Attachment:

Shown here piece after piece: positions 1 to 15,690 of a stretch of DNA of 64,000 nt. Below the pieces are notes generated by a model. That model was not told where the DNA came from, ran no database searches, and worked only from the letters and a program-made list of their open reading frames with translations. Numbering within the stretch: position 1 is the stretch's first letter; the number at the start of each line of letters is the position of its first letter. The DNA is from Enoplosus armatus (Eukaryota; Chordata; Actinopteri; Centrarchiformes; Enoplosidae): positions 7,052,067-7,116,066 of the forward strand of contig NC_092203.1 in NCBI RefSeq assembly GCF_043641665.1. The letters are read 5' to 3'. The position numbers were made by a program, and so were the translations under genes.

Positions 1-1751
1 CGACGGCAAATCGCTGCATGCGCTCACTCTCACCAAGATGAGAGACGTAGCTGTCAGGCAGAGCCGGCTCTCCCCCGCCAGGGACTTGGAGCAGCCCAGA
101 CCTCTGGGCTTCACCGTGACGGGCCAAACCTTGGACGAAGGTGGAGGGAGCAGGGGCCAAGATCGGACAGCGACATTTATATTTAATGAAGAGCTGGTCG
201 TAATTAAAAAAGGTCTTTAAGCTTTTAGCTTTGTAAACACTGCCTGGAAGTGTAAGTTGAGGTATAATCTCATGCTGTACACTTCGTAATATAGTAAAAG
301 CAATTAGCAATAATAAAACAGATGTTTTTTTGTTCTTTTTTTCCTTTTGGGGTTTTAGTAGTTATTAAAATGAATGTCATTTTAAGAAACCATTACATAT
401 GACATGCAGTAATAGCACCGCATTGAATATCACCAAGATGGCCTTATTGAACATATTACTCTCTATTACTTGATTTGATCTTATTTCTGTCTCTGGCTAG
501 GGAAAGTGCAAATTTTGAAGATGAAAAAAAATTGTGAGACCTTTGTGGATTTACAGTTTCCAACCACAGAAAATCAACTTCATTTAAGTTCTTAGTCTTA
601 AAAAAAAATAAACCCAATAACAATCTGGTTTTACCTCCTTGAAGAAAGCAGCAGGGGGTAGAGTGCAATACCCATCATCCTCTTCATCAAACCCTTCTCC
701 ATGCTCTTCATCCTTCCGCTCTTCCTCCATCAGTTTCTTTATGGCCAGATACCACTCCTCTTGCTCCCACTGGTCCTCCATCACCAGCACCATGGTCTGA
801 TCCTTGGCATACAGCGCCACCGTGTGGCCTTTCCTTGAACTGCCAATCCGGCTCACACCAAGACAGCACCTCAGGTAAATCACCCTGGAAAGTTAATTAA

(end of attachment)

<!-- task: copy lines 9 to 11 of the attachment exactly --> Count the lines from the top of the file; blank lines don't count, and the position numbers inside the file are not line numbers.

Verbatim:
601 AAAAAAAATAAACCCAATAACAATCTGGTTTTACCTCCTTGAAGAAAGCAGCAGGGGGTAGAGTGCAATACCCATCATCCTCTTCATCAAACCCTTCTCC
701 ATGCTCTTCATCCTTCCGCTCTTCCTCCATCAGTTTCTTTATGGCCAGATACCACTCCTCTTGCTCCCACTGGTCCTCCATCACCAGCACCATGGTCTGA
801 TCCTTGGCATACAGCGCCACCGTGTGGCCTTTCCTTGAACTGCCAATCCGGCTCACACCAAGACAGCACCTCAGGTAAATCACCCTGGAAAGTTAATTAA